A three-member panel at the Patent Trial and Appeal Board (PTAB) has held that an expert declaration which explains the significance of Applicant Admitted Prior Art (AAPA) is not “prior art consisting of patents or printed publications” as required by 35 U.S.C. § 311(b). Kingbright Elec. Co. et al. v. Cree, Inc., IPR2015-00741, Paper 8 (PTAB Aug. 20, 2015). Accordingly, the panel denied institution of an inter partes review (IPR) petition that asserted seven grounds of invalidity with each ground relying at least in part on such a declaration and AAPA. This decision has not been designated informative or representative.
The petition was brought by KingBright Electronics Company and SunLED Corporation to challenge Claims 1-26 of U.S. Patent No. 6,600,175 (the ’175 Patent). The petition raised seven grounds of invalidity under § 103(a), which the panel summarized in their institution decision as follows:
The petition quotes several portions of the ’175 Patent’s specification as admissions that certain claim elements or features were known in the prior art. See Petition, Paper 3, at 4-10. For example, the specification stated that a specific type of LED was commercially available and that a European patent publication discussed the beneficial uses of certain materials in fluorescent lighting. An expert declaration was submitted with the petition which expanded upon these admissions. Crucially, each of the challenges in the table above were brought under § 103 and relied on the expert’s declaration to explain how the AAPA rendered obvious the challenged claims.
Patent Owner Cree, Inc. filed a preliminary response which disputed whether the petition met the requirements of § 311(b), which provides that an IPR petitioner may challenge claims as anticipated or obvious, but “only on the basis of prior art consisting of patents or printed publications” (emphasis added).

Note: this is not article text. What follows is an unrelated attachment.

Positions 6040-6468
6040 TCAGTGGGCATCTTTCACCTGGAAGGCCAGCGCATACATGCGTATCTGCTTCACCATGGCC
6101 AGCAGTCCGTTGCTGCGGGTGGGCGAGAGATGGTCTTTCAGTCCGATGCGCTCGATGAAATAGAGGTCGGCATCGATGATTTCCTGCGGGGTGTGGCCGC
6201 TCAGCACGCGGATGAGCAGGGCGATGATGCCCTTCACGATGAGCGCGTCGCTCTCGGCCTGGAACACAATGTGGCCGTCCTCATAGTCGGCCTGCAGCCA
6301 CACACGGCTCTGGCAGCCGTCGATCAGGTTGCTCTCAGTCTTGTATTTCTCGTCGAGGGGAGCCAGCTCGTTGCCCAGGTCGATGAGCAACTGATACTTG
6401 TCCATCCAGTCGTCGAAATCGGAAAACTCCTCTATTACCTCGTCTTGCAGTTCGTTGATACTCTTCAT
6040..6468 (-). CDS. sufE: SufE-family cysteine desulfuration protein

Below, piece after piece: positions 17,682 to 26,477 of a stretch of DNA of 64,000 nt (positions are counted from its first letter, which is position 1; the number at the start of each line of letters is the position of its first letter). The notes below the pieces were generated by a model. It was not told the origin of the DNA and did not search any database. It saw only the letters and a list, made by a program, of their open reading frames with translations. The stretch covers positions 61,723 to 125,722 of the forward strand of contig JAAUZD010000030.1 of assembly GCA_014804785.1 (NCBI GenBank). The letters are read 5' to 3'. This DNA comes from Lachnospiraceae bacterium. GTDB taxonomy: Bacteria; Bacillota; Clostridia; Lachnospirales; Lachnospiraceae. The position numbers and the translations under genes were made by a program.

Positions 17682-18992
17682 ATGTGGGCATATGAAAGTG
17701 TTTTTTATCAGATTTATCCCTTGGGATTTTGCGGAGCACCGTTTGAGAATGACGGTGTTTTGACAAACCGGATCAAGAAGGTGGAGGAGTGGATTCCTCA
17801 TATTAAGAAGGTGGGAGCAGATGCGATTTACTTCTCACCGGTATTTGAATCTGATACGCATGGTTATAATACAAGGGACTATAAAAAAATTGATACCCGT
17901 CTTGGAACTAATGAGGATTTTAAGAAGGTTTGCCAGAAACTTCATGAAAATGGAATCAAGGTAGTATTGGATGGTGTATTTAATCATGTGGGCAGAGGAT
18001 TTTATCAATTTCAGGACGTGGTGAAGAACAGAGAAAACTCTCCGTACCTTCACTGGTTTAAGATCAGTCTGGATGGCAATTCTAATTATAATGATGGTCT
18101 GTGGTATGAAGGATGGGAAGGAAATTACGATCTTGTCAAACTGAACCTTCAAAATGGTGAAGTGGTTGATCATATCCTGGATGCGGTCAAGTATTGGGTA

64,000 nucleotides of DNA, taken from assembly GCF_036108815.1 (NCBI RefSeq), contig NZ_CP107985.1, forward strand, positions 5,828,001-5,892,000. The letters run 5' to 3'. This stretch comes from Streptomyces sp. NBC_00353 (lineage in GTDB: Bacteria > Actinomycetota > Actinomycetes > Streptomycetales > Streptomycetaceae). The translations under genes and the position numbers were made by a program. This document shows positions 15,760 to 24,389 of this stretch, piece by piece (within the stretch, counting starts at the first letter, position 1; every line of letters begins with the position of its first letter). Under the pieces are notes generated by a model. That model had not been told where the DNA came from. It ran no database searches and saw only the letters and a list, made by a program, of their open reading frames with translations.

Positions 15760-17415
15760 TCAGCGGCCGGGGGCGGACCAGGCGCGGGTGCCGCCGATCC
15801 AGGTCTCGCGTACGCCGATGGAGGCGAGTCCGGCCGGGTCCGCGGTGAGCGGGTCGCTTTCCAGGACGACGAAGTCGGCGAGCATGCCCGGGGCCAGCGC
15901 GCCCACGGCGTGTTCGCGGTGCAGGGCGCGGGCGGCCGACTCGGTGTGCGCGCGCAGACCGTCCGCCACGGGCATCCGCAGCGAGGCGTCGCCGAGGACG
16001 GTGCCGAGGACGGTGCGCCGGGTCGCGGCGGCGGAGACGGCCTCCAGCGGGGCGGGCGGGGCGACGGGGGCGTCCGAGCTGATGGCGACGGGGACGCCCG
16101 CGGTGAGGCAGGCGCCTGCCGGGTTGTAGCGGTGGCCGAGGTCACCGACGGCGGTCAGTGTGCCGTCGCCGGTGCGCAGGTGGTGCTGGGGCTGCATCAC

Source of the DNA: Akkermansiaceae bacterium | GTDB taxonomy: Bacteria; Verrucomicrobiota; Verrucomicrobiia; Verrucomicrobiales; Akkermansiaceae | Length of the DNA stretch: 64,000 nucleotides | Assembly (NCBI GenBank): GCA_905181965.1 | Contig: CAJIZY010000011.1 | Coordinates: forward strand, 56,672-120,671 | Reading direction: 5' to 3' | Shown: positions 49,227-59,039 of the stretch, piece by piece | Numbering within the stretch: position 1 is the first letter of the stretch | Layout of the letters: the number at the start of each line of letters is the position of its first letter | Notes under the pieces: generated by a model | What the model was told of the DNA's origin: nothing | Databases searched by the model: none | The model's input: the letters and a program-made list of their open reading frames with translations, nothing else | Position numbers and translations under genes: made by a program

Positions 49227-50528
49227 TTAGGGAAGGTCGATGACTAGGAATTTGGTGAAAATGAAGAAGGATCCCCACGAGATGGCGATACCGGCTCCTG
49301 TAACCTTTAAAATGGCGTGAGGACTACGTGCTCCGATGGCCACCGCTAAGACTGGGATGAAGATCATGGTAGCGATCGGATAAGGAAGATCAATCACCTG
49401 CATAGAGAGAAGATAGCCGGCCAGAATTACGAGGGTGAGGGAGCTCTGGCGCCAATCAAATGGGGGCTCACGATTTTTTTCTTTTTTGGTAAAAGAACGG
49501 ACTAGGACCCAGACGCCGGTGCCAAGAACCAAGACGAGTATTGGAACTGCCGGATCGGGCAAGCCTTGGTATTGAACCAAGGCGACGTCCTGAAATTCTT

In denying institution, the panel agreed with the patent owner that the expert declaration explaining the AAPA, as used in the petition, did not qualify as prior art patents and printed publications and therefore did not comply with § 311(b). The panel further noted that the cited discussions of prior art patents did not rely on the patents themselves; rather, petitioners relied on the ’175 Patent’s characterization of those patents. Since each of the seven grounds relied at least in part on the expert declaration explaining the AAPA, the panel denied the petition in full.
This panel clearly prefers that a petitioner rely directly on a prior art patent or printed publication rather than a challenged patent’s characterization of that prior art. Statements in the specification of a challenged patent may be helpful to a petitioner by providing the background and context of an invention or by possibly providing motivations to combine prior art teachings. However, AAPA itself is difficult to use as an invalidating reference when additional details must be provided in an expert declaration.